They have not had the easiest of roads.  When I was little, we moved almost every 2 years until I was 11 years old- and no, it was not a military thing, although they went through that too.  My dad’s company transferred their employees frequently.  Then when we finally settled in New Jersey, and my parents had my little sister, who is 12 years younger than me, they were transferred to California.  That was really rough.  There has been much sacrifice on both sides, and there continues to be.  This is not a fairy tale- this is real life- a reflection of two people trying their hardest.

I think it is so important for parents to teach their children a realistic view of what life is.  I have had friends who say my parents never fought, they were always happy, yada yada.  Unfortunately, that’s crap.  No one is happy all the time.  Hiding reality behind closed doors is not helping anyone.  I remember two years ago, I was upset and crying (believe me, I had reason) and a family member (not immediate) exclaimed that I should not be crying in front of my children.  It took all I had to keep my jaw from dropping.  What an unrealistic thing to say!  And frankly, if children don’t learn from their parents that it’s ok to be sad, and ok to cry, who are they going to learn it from?  I think that presenting the world as a continuously rosy happy place to one’s child is not only artificial, but it is setting them up to feel like a failure later on in life.  I saw both of my parents cry when something was really sad or upsetting- I think it molded my sense of empathy for others, and I think it helped to make me the nurse, wife, and mother I am today 

Circumstances in marriage will come and go- people and situations will try to break up one’s marriage over and over again.  It happens to everyone, don’t kid yourself.  Life gets in the way; stress causes tension, bad things happen.  To all of us.  What makes my parents stand out from the rest is that they have been able to maintain the perspective that so many of us lack.  They are able to recognize the bad times for what they are, a storm they have to weather, not the end.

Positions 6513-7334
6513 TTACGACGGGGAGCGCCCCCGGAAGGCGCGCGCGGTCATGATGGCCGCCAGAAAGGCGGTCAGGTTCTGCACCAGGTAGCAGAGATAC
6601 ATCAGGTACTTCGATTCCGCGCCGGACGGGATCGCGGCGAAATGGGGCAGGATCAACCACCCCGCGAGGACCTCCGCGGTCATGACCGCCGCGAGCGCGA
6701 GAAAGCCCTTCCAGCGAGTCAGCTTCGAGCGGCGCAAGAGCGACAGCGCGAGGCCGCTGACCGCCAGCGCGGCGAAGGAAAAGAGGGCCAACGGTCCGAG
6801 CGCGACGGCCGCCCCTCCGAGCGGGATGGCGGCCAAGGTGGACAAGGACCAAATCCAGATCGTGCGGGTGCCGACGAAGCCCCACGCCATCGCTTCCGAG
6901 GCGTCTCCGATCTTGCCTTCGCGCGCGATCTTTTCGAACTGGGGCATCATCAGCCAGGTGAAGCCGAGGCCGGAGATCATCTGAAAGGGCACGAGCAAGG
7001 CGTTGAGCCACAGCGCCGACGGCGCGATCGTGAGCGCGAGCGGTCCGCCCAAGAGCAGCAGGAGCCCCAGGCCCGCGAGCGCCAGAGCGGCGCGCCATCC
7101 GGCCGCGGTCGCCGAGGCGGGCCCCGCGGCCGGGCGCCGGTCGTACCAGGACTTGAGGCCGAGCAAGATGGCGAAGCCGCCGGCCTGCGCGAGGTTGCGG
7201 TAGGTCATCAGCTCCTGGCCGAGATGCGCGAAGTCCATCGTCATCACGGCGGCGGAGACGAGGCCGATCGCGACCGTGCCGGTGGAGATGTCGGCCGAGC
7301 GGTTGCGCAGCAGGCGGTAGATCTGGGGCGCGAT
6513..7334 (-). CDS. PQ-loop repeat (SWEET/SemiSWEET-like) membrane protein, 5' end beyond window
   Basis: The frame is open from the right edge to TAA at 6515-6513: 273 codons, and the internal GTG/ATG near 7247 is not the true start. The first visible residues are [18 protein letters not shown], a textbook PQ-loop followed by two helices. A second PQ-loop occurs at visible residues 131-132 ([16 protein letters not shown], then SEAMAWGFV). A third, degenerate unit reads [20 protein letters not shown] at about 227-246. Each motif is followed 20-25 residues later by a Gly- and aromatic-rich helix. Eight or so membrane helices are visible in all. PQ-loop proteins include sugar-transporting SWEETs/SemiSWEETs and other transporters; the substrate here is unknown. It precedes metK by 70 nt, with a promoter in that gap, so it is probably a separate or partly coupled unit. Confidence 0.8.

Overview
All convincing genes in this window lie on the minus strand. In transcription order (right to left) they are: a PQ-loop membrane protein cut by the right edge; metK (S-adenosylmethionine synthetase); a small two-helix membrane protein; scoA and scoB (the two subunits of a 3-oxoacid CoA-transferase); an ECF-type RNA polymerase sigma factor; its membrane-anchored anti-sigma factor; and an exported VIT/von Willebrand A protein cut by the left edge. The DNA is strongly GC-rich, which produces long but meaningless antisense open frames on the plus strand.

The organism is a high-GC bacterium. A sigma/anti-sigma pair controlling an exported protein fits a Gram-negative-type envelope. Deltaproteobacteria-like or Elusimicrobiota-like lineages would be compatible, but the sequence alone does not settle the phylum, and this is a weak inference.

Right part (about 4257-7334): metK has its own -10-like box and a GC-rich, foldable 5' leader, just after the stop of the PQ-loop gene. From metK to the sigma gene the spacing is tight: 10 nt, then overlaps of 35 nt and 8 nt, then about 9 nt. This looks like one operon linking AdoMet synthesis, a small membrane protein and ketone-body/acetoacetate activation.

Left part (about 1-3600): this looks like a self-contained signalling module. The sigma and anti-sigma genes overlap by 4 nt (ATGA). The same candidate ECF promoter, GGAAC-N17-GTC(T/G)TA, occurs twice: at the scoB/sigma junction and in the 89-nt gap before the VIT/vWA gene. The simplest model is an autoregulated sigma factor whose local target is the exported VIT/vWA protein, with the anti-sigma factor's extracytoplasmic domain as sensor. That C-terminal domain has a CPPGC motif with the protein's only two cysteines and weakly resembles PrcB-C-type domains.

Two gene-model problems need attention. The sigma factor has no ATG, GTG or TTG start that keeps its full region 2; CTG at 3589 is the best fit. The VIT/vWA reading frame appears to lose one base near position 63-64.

It seems that our society applies the same rules to marriage as it does to fast food- we want it how we want it, we want it at little cost, and we want it NOW.  And it just doesn’t work that way.  I do not know if my marriage would have survived if did not have my parents’ example right in front of me. 

The longevity of their marriage allowed me to reflect upon the strains in my own marriage in a different way.  I was able to remember dark times in my family of origin- and the work that had to be done to get past these times.  WORK.  Good relationships and marriages are not things that are handed to us; they are things to be worked for.  How easy it would have been for me and John to cry uncle two years ago.  I mean, the statistics basically told us to!!  It’s what everyone expected at that point, and it’s what some wanted sadly, because that is what they were used to.  I think that the fact that we stuck it out, and came out MUCH better on the other side shocks many.  When I think about it, it doesn’t shock me.  Because I watched my parents do the same.  What an amazing gift they gave to their children. 

“In a time when nothing is more certain than change, the commitment of two people to one another has become difficult and rare. Yet, by its scarcity, the beauty and value of this exchange have only been enhanced.”